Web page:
With its decision to add graphic warning labels to cigarette cartons -- and this week's announcement of what those labels will look like, the U.S. Food and Drug Administration has evoked cheers from many people, including public health experts.
But the move has also raised eyebrows. Sure, images of a post-autopsy cadaver or of a man blowing smoke through a hole in his neck may disgust, even scare potential smokers, especially when accompanied by phrases like "Tobacco smoke can harm your children" and "Smoking can kill you."
But how much of a difference can a bunch of explicit images actually make in how people choose to behave?
In fact, experts say, there is plenty of scientific data to support the new labels, including evidence from some 30 nations that have been using graphic imagery to discourage tobacco use for as much as many as 10 years or more.
Warning labels alone won't stop or prevent Americans from smoking when they begin to appear in 2012, said Geoff Fong, a global health researcher at the University of Waterloo in Canada. But images can be a powerful and positive step in the anti-smoking direction.
"Our results suggest that graphic warning labels significantly enhance paying attention to warnings," Fong said, who has studied the impact of a variety of anti-smoking efforts in more than 20 countries around the world.
"Beyond that are more negative attitudes toward tobacco and cigarettes, greater knowledge about the harms of cigarettes depicted in those warnings and an increased motivation to quit," he said.
"People are going to say this is inappropriate or going too far," he added, before quoting Canadian anti-smoking advocate Garfield Mahood, executive director of Canada's Non-Smoker's Rights Association: "'Well, you tell me,' Garfield said, 'What kind of warning label would be appropriate for a consumer product that kills half of its users?'"
Labels that warn people about tobacco's hazards have graced the packages of cigarettes, cigars and other tobacco products for more than 40 years. Labeling started in the mid-60s, with a mild note of caution that smoking might be hazardous to health. In 1970, the Surgeon General added a more stern warning that confirmed the danger.
In 1985, labels grew more specific. The Surgeon General issued four separate warnings that tobacco companies were required to rotate on their packaging. One mentioned lung cancer, heart disease and emphysema. Another referred to the dangers of smoking during pregnancy. Those same labels have been on tobacco products ever since.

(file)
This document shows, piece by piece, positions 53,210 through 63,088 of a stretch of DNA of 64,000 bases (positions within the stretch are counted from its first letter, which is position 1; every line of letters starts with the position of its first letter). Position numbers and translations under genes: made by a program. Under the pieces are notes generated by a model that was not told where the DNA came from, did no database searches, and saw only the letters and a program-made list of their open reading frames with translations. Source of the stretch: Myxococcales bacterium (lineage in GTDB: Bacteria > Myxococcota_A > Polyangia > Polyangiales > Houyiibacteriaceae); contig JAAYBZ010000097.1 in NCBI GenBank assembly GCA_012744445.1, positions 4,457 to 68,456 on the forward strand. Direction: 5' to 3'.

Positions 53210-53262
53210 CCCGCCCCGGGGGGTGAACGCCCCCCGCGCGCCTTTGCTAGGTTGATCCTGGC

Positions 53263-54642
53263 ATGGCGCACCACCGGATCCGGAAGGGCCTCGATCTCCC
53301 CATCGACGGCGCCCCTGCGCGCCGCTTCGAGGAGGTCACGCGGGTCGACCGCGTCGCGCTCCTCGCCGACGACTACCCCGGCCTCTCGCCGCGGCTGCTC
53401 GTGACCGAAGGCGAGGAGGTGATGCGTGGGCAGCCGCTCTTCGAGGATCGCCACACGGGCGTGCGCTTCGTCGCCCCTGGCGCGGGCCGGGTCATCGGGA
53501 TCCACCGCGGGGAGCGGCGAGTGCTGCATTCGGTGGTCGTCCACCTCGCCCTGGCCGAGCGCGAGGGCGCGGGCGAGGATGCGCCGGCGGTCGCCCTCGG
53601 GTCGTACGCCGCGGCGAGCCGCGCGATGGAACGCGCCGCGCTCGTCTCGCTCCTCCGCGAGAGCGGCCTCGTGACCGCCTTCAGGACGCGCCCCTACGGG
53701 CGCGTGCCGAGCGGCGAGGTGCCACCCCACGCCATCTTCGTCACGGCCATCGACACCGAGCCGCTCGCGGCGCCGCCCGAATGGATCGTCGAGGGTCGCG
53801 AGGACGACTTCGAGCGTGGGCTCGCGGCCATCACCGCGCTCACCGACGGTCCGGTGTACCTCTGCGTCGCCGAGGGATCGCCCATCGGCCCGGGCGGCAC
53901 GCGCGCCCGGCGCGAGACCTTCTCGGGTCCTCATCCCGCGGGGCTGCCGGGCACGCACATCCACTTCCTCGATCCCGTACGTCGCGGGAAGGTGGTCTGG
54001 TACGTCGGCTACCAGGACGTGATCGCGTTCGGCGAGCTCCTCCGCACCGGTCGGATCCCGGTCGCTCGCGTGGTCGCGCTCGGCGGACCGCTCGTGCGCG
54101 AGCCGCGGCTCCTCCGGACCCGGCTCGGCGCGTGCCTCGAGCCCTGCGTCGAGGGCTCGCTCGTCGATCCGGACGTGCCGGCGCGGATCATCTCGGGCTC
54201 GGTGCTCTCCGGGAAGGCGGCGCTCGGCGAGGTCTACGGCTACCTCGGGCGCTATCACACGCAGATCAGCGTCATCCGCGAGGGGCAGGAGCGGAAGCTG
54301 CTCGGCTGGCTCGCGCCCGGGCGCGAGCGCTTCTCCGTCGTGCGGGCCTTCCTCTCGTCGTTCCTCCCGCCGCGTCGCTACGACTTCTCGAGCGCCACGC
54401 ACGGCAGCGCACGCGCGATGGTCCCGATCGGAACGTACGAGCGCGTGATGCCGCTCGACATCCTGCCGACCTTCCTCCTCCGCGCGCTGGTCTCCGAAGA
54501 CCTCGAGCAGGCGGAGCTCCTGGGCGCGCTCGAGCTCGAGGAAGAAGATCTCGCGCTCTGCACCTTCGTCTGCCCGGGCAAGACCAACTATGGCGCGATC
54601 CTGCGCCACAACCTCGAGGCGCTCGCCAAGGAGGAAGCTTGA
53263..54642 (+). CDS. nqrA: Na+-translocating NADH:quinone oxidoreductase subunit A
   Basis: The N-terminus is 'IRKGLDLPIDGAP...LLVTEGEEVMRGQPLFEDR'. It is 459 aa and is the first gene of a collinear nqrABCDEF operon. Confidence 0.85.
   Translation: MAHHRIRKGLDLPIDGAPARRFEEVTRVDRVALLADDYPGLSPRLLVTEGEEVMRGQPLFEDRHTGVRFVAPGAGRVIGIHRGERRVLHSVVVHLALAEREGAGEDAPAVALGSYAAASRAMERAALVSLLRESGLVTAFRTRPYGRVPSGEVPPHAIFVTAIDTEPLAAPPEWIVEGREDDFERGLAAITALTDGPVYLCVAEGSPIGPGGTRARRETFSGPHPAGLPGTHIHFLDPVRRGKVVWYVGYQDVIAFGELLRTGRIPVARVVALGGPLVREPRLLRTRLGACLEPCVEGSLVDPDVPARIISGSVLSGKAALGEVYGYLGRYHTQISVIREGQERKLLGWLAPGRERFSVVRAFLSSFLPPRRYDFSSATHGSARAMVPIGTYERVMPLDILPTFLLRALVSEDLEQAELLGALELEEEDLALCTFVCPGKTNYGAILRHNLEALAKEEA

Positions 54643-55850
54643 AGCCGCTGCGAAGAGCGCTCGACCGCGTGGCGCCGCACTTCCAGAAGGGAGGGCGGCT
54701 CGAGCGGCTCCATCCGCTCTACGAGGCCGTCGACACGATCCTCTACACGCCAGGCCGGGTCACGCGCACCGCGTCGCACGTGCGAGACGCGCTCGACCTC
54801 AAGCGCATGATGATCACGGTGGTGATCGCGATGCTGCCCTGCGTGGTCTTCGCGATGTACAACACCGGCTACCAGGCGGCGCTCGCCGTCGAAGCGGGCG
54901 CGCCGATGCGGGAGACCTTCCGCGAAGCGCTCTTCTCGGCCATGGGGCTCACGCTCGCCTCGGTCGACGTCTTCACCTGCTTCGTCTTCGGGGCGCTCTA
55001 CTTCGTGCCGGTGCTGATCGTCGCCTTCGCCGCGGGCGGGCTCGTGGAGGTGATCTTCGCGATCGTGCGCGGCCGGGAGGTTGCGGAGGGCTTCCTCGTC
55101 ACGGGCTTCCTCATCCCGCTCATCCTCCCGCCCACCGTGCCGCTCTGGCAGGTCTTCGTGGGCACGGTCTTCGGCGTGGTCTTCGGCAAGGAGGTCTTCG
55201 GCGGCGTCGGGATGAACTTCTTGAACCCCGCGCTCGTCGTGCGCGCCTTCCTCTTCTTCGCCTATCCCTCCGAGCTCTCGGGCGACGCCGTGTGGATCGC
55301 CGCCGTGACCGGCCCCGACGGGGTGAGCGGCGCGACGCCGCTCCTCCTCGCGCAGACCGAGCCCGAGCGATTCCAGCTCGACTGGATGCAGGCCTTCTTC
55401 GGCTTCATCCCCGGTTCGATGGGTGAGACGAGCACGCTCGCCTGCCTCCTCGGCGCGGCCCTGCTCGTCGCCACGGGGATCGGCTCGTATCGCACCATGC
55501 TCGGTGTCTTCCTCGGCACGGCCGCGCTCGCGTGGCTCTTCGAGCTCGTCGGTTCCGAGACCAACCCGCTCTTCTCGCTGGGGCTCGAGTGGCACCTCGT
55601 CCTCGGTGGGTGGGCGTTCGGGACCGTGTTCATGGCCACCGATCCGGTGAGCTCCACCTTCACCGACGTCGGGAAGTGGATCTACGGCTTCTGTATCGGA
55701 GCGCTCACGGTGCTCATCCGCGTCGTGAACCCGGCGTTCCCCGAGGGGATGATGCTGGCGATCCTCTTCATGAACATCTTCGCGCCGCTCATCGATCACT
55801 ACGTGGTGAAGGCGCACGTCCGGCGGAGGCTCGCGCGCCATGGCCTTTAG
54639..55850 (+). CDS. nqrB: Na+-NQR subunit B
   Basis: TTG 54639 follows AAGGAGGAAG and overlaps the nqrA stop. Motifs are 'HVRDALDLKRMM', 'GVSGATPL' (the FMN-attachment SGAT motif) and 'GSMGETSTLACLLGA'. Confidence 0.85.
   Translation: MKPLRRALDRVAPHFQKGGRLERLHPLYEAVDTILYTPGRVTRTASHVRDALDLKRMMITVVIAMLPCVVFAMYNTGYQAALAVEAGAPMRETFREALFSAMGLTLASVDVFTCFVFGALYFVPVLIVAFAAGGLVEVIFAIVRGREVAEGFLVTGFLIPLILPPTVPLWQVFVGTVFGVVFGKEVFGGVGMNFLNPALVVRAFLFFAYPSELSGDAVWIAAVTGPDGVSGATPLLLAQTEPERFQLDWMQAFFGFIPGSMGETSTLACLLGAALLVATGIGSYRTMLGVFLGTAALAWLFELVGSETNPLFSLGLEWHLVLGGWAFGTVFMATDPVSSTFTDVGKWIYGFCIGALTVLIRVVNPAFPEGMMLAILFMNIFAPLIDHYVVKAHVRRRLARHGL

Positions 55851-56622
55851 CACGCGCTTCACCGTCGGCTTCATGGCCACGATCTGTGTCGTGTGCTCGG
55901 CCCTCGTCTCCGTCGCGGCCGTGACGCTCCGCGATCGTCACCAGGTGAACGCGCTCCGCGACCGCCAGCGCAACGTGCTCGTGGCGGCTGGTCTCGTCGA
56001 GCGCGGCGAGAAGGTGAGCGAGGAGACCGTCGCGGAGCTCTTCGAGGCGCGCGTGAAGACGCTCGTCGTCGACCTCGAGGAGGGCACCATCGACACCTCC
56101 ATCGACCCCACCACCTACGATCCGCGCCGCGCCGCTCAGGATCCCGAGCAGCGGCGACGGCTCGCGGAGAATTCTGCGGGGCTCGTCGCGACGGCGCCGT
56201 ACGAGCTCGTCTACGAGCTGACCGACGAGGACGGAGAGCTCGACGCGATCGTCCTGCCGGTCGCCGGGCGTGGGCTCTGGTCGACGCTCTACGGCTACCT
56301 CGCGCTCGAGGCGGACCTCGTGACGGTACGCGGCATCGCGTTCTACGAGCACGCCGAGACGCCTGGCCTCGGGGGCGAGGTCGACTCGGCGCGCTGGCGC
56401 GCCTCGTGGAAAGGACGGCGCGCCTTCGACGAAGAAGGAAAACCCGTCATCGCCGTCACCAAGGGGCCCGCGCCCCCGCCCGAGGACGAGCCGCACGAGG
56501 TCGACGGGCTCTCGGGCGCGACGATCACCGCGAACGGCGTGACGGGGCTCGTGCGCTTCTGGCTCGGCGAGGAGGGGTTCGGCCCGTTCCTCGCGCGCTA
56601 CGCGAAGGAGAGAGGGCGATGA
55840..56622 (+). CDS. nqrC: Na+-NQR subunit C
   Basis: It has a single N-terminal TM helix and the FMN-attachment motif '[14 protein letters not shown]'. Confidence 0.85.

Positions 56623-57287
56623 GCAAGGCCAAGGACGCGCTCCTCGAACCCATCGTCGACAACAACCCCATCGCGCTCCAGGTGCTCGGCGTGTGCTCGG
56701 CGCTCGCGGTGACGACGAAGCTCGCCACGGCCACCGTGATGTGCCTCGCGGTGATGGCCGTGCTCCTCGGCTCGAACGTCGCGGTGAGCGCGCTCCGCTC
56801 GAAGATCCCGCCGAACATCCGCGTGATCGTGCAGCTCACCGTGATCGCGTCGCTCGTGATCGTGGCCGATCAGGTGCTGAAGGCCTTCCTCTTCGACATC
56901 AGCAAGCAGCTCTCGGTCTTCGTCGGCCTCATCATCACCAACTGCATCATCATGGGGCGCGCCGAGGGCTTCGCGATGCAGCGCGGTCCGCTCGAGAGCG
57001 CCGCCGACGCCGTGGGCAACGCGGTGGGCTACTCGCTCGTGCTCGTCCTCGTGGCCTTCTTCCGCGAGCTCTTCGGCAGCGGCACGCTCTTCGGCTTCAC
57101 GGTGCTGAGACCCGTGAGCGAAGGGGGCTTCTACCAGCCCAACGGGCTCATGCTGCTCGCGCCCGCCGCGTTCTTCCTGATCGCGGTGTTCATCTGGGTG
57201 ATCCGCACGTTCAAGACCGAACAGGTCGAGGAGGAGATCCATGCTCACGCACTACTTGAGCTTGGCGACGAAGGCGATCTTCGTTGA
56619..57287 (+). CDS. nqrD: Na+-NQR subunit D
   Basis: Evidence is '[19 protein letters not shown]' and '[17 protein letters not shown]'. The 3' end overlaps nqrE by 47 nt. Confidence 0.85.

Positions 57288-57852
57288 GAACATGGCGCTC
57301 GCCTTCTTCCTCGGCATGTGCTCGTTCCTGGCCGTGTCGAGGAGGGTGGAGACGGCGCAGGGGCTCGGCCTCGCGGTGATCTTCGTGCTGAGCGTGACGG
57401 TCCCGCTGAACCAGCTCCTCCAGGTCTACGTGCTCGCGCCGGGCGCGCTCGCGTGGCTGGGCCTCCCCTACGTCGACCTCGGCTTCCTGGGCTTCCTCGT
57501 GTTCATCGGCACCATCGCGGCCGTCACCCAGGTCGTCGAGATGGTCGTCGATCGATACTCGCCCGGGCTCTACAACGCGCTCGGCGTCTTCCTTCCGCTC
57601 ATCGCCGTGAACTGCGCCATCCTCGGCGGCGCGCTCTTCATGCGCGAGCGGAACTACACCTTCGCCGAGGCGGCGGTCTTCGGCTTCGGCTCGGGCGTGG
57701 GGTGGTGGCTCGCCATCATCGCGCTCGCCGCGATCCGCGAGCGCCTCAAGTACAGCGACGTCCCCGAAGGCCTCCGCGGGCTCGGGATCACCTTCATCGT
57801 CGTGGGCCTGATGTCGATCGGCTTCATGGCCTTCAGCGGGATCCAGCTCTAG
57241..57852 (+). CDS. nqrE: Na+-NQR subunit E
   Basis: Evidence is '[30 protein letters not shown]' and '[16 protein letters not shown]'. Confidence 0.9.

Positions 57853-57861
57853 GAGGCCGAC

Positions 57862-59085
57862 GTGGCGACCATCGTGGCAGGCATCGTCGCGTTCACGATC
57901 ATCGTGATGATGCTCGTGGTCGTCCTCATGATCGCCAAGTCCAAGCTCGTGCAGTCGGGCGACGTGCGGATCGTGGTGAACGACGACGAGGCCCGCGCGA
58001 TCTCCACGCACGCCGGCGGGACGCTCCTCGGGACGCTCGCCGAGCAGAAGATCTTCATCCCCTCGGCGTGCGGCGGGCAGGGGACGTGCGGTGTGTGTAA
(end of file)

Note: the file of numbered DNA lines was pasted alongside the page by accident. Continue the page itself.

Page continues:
But evidence has suggested that the language on these warnings isn't reaching everyone, said Pam Bradley, Director of Science Policy at the American Association for Cancer Research in Washington, D.C. People fail to notice the messages. They don't absorb the information.
Once other countries have switched to graphic warning labels, on the other hand, results have been dramatic.
"There is a slew of evidence from other nations that have already this," Bradley said. "Large color graphics are so much more effective than the textual warnings we've had for the past 25 years."
One Institute of Medicine study, referenced by the FDA, found that 85 percent of Canadian respondents used tobacco packages as a source of health information, compared to 47 percent of American smokers. Canada was the first country to adopt large, graphic warning labels in late 2000.
Studies have also shown that people are most likely to notice and remember colorful images and extra-large pictures that take up much of the packaging. It is also important to rotate images so that people don't get too used to them.
Perhaps the strongest evidence for the new labels comes from the International Tobacco Control Evaluation Project, which has examined tobacco-control policies around the world.
After Thailand switched to graphic labels in 2005, for example, the project found that the percentage of smokers who reported thinking about health risks because of the warnings went up from about 35 percent to 55 percent. The percentage of smokers who said that the warnings made them more likely to quit rose from 31 percent to 46 percent.
During the same period in Malaysia, which retained its small text-box labels, there was no change in the effect of warnings on attitudes about health risks, which hovered around nine percent. The likelihood that warning labels might induce people to quit there actually went down slightly from 14 percent to nine percent.
In Mauritius, likewise, the percentage of smokers who said they frequently noticed warnings on packages rose from 56 to 83 percent after a switch to graphic labels.
"We have found this in virtually every country in which graphic labels have been introduced," said Fong, who is principal investigator for the ITC project. "Graphic labels work, and the reason why they work is the same reason why advertisers use vivid images in their pro-tobacco communication to consumers. What the FDA is doing now is trying to level the playing field a little bit."
Overall, ITC studies show, taxing and otherwise raising the price of tobacco products is the most effective way to dissuade people from buying them. But, Fong said, graphic labels are also helpful, along with other strategies like smoke-free bans and marketing restrictions.
Vivid images, in particular, tend to elicit emotional reactions, which have been shown to be powerful motivators. The FDA has estimated that the new labels will discourage more than 200,000 smokers in the first few years after they appear, Bradley said.
More than 440,000 Americans die from smoking-related diseases every year, making tobacco the single most preventable cause of death in the country.